Three new books, Go Optimizations 101, Go Details & Tips 101 and Go Generics 101 are published now. It is most cost-effective to buy all of them through this book bundle in the Leanpub book store.

# Normalization of method selectors

Go allows simplified forms of some selectors.

For example, in the following program, `t1.M1` is a simplified form of `(*t1).M1`, and `t2.M2` is a simplified form of `(&t2).M2`. At compile time, the compiler will normalize the simplified forms to their original respective full forms.

The following program prints `0` and `9`, because the modification to `t1.X` has no effects on the evaluation result of `*t1` during evaluating `(*t1).M1`.

``````package main

type T struct {
X int
}

func (t T) M1() int {
return t.X
}

func (t *T) M2() int {
return t.X
}

func main() {
var t1 = new(T)
var f1 = t1.M1 // <=> (*t1).M1
t1.X = 9
println(f1()) // 0

var t2 T
var f2 = t2.M2 // <=> (&t2).M2
t2.X = 9
println(f2()) // 9
}
``````

In the following code, the function `foo` runs okay, but the function `bar` will produce a panic. The reason is `s.M` is a simplified form of `(*s.T).M`. At compile time, the compiler will normalize the simplified form to it original full form. At runtime, if `s.T` is nil, then the evaluation of `*s.T` will cause a panic. The two modifications to `s.T` have no effects on the evaluation result of `*s.T`.

``````package main

type T struct {
X int
}

func (t T) M() int {
return t.X
}

type S struct {
*T
}

func foo() {
var s = S{T: new(T)}
var f = s.M // <=> (*s.T).M
s.T = nil
f()
}

func bar() {
var s S
var f = s.M // panic
s.T = new(T)
f()
}

func main() {
foo()
bar()
}
``````

Please note that, interface method values and method values got through reflection will be expanded to the promoted method values with a delay. For example, in the following program, the modification to `s.T.X` has effects on the return results of the method values got through reflection and interface ways.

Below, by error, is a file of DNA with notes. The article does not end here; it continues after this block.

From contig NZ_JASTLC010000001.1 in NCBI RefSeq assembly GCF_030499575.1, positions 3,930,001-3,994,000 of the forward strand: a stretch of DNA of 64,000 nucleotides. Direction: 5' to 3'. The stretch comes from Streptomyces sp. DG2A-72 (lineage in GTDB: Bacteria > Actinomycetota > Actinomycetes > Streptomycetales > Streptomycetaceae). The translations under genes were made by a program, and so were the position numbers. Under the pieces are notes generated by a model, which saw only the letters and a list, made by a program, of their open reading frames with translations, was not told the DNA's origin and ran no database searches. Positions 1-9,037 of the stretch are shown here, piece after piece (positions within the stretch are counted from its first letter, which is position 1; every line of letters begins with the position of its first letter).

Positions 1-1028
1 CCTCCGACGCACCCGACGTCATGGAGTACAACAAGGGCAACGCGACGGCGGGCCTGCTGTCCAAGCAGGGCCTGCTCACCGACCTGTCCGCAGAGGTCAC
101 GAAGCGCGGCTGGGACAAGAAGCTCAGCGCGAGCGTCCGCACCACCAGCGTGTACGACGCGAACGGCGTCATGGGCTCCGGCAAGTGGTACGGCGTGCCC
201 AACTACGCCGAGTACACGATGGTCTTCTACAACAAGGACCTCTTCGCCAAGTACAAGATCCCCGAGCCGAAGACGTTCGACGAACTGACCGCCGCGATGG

``````package main

import "reflect"

type T struct {
X int
}

func (t T) M() int {
return t.X
}

type S struct {
*T
}

func main() {
var s = S{T: new(T)}
var f = s.M // <=> (*s.T).M
var g = reflect.ValueOf(&s).Elem().
MethodByName("M").
Interface().(func() int)
var h = interface{M() int}(s).M
s.T.X = 3
println( f() ) // 0
println( g() ) // 3
println( h() ) // 3
}
``````

However, as of Go toolchain 1.19, there is a bug in the official standard Go compiler implementation. The compiler will de-virtualize some interface methods at compile time but the de-virtualizations are made too far to be correct. For example, the following program should print `2 2`, but it prints `1 2`.

``````package main

type I interface{ M() }

type T struct{
x int
}

func (t T) M() {
println(t.x)
}

func main() {
var t = &T{x: 1}
var i I = t

var f = i.M
defer f() // 2 (correct)

// i.M is de-virtualized as (*t).M at compile time (bug).
defer i.M() // 1 (wrong)

t.x = 2
}
``````

The bug will be fixed in Go 1.20.

Index↡

The Go 101 project is hosted on Github. Welcome to improve Go 101 articles by submitting corrections for all kinds of mistakes, such as typos, grammar errors, wording inaccuracies, description flaws, code bugs and broken links.

If you would like to learn some Go details and facts every serveral days, please follow Go 101's official Twitter account @go100and1 or join Go 101 slack channels.

The digital versions of this book are available at the following places:
Tapir, the author of Go 101, has been on writing the Go 101 series books and maintaining the go101.org website since 2016 July. New contents will be continually added to the book and the website from time to time. Tapir is also an indie game developer. You can also support Go 101 by playing Tapir's games (made for both Android and iPhone/iPad):
Individual donations via PayPal are also welcome.

Index:
• Conversions Related